The streets of Austin got a little more crowded today as the music portion of the SXSW festival got underway. In celebration of that, I decided to watch a music-oriented documentary and that was immediately followed by a scramble to cobble together a schedule that worked after some screenings hit their capacities. Either way, I added a couple more movies to my watchlist while the winners of the festival jury and award winners were announced.
I had the opportunity to chat with 9 Rides director, Matthew Cherry and he said that he was watching a music documentary called The Art of Organized Noize. I didn’t know what the movie was, but after reading about how it was essentially about the pioneers of “Dirty South” music movement in Atlanta, I was in.
Organized Noize is a Atlanta-based hip hop production company that has a rags to riches story. Literally started in a basement by Rico Wade, Ray Murray and Sleepy Brown and the group gave way to prominent artists of today such as Outkast and Cee Lo. Chances are, if you ever heard any Dirty South-centric song, you know who Organized Noize. They created a sound that served as a template to many artists today and they even expanded beyond the genre and created music for En Vogue, Ludacris, and their most popular track, “Waterfalls” by TLC.
This stellar documentary is a proper education of rise of the Atlanta hip hop scene, the influence that it had on all genres of music, and the much deserved credit that Rico, Sleepy and Ray deserve.
Nicolas Cage and Elijah Wood star in this movie about two corrupt cops who attempt to pull off a heist after they find out a large sum of money is hidden in a convenience store. Sounds fun, right? Well, not so fast. Cage and Wood make for a great duo, but it seems like they were two actors who were supposed to be in an action/comedy but ended up in an action/drama. Their humor is not enough to save this mess of a caper pic — even the heist is uneventful.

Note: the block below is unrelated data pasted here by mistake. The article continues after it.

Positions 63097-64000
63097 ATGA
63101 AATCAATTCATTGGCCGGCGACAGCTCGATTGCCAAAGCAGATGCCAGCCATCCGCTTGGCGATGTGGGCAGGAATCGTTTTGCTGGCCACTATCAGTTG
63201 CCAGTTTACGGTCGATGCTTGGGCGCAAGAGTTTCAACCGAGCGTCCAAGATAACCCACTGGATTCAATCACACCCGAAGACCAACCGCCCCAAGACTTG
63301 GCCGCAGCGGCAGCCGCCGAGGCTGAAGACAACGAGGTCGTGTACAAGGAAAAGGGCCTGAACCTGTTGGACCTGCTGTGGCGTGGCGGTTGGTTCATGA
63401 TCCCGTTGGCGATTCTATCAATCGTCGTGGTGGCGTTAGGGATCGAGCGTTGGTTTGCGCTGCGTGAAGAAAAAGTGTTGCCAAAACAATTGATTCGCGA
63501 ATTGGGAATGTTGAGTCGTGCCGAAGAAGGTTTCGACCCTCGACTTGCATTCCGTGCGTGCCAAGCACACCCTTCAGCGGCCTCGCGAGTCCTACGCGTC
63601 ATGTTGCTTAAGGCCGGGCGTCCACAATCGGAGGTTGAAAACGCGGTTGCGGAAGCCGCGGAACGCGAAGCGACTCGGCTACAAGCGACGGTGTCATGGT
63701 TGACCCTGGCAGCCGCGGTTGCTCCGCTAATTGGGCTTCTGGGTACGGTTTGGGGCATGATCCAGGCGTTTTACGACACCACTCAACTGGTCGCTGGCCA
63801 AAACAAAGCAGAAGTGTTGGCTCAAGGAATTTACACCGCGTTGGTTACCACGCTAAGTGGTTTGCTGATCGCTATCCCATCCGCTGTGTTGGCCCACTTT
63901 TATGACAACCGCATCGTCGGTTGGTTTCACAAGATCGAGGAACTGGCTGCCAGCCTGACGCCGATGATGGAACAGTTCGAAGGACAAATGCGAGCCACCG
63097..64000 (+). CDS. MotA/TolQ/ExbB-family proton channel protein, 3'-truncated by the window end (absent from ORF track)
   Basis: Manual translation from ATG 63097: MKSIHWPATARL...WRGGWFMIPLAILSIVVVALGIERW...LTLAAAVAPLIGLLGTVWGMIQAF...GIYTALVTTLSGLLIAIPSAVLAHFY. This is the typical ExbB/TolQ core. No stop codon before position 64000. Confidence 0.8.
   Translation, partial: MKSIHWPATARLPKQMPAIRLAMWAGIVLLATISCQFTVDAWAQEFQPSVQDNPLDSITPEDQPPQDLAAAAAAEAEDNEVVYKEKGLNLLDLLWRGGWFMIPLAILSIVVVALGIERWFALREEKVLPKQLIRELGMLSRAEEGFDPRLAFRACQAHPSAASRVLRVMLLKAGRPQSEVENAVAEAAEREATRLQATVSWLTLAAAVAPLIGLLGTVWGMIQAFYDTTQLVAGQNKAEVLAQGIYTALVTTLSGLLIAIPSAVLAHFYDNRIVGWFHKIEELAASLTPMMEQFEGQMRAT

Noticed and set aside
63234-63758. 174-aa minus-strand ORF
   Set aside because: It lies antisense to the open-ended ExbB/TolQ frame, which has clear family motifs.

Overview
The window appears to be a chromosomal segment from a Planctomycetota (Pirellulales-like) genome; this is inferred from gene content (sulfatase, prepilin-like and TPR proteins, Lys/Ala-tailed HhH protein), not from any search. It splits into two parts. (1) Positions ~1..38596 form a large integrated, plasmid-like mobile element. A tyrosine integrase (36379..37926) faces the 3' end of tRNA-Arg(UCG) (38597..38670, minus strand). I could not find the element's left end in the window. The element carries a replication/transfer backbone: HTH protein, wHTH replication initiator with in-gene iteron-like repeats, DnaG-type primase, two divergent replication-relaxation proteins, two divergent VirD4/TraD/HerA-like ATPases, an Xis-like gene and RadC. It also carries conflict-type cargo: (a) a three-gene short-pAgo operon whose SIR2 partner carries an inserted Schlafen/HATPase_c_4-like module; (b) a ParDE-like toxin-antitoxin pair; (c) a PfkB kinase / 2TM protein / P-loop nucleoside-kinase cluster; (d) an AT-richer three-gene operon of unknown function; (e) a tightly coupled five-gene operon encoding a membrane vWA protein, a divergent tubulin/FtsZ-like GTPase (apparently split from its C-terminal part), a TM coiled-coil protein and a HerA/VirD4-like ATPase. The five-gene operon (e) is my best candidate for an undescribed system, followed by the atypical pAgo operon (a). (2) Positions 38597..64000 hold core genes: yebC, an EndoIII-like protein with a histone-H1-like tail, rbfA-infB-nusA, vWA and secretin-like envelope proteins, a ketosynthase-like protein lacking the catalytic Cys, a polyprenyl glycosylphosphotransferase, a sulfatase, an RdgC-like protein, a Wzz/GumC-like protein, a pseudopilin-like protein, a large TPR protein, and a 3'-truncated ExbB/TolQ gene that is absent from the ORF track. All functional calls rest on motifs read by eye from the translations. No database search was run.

The first-person-point-of-view trend is probably at its best with Hardcore Henry. The plot of the movie is thin, but then again, that’s not important here. The important thing is that we see an uber-violent movie from the point of view of man whose face we never see. As an added bonus, we get to see Sharlto Copley play multiple, crazy roles. The movie is essentially a first-person shooter video game and has all the bloody fisticuffs that will satisfy your inner brute. But word to the wise: the movie can induce nausea so watch at your own risk… or take some dramamine beforehand. Stay tuned for my full review soon.
Day 5 Thoughts
The one thing you should know about film festivals is that the majority of the time is spent in lines not knowing if you are going to get in. You have to plan your movie watching schedule accordingly because anything could happen — as was the case today. As said, yesterday, I was really looking forward to watching Mike Birbiglia’s comedy, Don’t Think Twice, but when I got there it was sold out, which made me very disappointed because I was really looking forward to it. Luckily, I remembered that The Art of Organzed Noize was playing so I hustled over to the theater it was playing and saw that. All was well, until after watching The Waiting I wanted to watch Operator, which was playing at the same theater so I didn’t think it was a problem. As soon as I exited The Waiting I found out that Operator was sold out — but I learned that since it was so popular, they were adding another screening of it tomorrow. As an alternate, I went to see The Trust. So what is the lesson here? When attending a film festival, make sure you have a back-up for your first choice screening just in case it gets sold out. Then have a back-up for your back-up… and then a back-up for that.
Plans For Day 6
My movie wishlist for tomorrow:
As you’ve seen from today’s events, this is all subject to change.
Dino-Ray Ramos | Staff Writer